More recently, Eamonn Doyle’s superb i Photobook was available for €30 but sold out within two months and is now changing hands for £150.

One title that received a lot of attention at Photobook Bristol was Belgian photographer Max Pinckers’ second self-published book, Will They Sing Like Raindrops or Leave Me Thirsty, a beautifully cinematic collection of images about honour-based violence in India. Pinckers’ book has already sold out at London’s Photographers’ Gallery bookshop and looks set to rise in value.

There are now various competitions that award self-publishing, the trailblazer being the Dummy Award at Fotobookfestival Kassel. This year’s 48 shortlisted “dummies” will be on show at next week’s PhotoIreland in Dublin (the winner will be announced at Kassel in October). It means judges and critics are no longer simply looking at published work but the stages leading up to it, and photographers are increasingly aware that attention to detail will not go unnoticed.

As a result, the photobook has never been more inventive or eclectic. A trend is emerging for what Badger describes as the “layered” photobook, whereby several narratives are interwoven, with inserts adding complexity and emphasising the tactile nature of the photobook experience. In his self-published Concresco, a strangely compelling book about Albanian war bunkers, Dutch photographer David Galjaard inserted booklets of information and interviews that merge with his printed landscapes.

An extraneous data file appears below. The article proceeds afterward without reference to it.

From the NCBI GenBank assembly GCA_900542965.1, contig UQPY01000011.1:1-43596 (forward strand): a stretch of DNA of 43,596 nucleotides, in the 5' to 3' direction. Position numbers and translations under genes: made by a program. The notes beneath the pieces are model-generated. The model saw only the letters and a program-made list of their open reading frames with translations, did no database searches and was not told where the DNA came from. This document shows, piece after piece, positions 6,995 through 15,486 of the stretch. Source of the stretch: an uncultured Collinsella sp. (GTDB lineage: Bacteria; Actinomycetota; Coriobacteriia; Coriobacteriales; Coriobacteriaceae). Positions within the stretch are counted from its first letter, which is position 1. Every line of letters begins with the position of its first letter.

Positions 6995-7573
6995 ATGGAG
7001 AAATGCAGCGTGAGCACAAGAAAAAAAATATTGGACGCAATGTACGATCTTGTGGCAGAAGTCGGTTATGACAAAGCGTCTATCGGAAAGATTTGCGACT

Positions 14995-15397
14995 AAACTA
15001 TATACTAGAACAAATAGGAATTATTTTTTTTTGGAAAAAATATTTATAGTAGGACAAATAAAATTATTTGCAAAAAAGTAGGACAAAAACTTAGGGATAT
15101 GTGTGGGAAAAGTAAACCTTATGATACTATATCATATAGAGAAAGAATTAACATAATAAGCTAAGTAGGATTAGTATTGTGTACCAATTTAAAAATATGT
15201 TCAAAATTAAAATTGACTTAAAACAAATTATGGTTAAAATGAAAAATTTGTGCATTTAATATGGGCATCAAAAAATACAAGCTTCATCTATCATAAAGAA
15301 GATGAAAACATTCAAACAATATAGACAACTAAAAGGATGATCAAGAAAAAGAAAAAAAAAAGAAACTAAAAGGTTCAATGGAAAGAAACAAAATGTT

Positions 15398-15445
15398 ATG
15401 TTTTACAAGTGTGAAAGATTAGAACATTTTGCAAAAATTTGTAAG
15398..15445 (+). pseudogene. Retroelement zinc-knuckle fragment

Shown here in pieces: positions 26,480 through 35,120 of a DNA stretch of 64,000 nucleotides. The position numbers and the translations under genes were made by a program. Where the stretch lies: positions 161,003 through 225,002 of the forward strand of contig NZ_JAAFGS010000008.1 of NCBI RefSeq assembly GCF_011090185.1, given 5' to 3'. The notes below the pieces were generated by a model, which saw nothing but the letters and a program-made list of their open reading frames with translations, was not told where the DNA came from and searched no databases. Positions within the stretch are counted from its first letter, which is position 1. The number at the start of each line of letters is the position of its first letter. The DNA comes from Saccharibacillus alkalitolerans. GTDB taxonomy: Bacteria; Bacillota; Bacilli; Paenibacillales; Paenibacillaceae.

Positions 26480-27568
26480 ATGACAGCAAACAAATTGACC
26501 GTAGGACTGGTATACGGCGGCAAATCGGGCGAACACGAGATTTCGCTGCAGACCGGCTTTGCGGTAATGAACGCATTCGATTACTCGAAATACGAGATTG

One of the UK’s best known self-published photographers, Stephen Gill, makes books that are beautiful works of art in themselves, produced in such a way that would be impossible to replicate by a mainstream publisher.

“I will often take the long route and make a wood or lino cut or drawing to latch on to the spirit of the work.”

Stephen Gill’s ‘Coming Up For Air’ (2010) (Photograph: Stephen Gill/Nobody Books)

While producing Coming Up For Air (2010) with his imprint, Nobody Books, Gill chose to hand-paint the 4,000 book jackets using leftover printing ink. “I love the idea of man against machine,” he laughs. Signed copies and limited editions of Gill’s books sell for around £450.

Ironically, the books that initially couldn’t get shelf space in bookshops are now among the top attractions. First editions are rarely available on major bookselling websites, and independent bookshops are taking advantage of this. London’s Foyles has a section dedicated to self-published titles and small imprints. “I get a sense from customers that they have a real connection to this type of book and they’re curating their own collection of original artworks,” says Mohara Gill, Foyles’ art buyer.

So what can we expect next? There has yet to be a significant contribution from photographers using the Ebook format and, according to Badger, there’s every chance that the first publication of this type will be self-published. “I wonder whether this emphasis on physicality – the tactile aspect of the book – is signalling a last hurrah before the book as app takes over,” he says. “The electronic photobook hasn’t taken off yet, but someone, somewhere will make the breakthrough work.”

Should there be a digital revolution in the field, the flurry of three-dimensional books currently being produced will only become more rare and prized, and therefore more valuable.

PhotoIreland, Dublin, July 1-31,

Les Rencontres d’Arles, July 7-13 (exhibitions until September 21),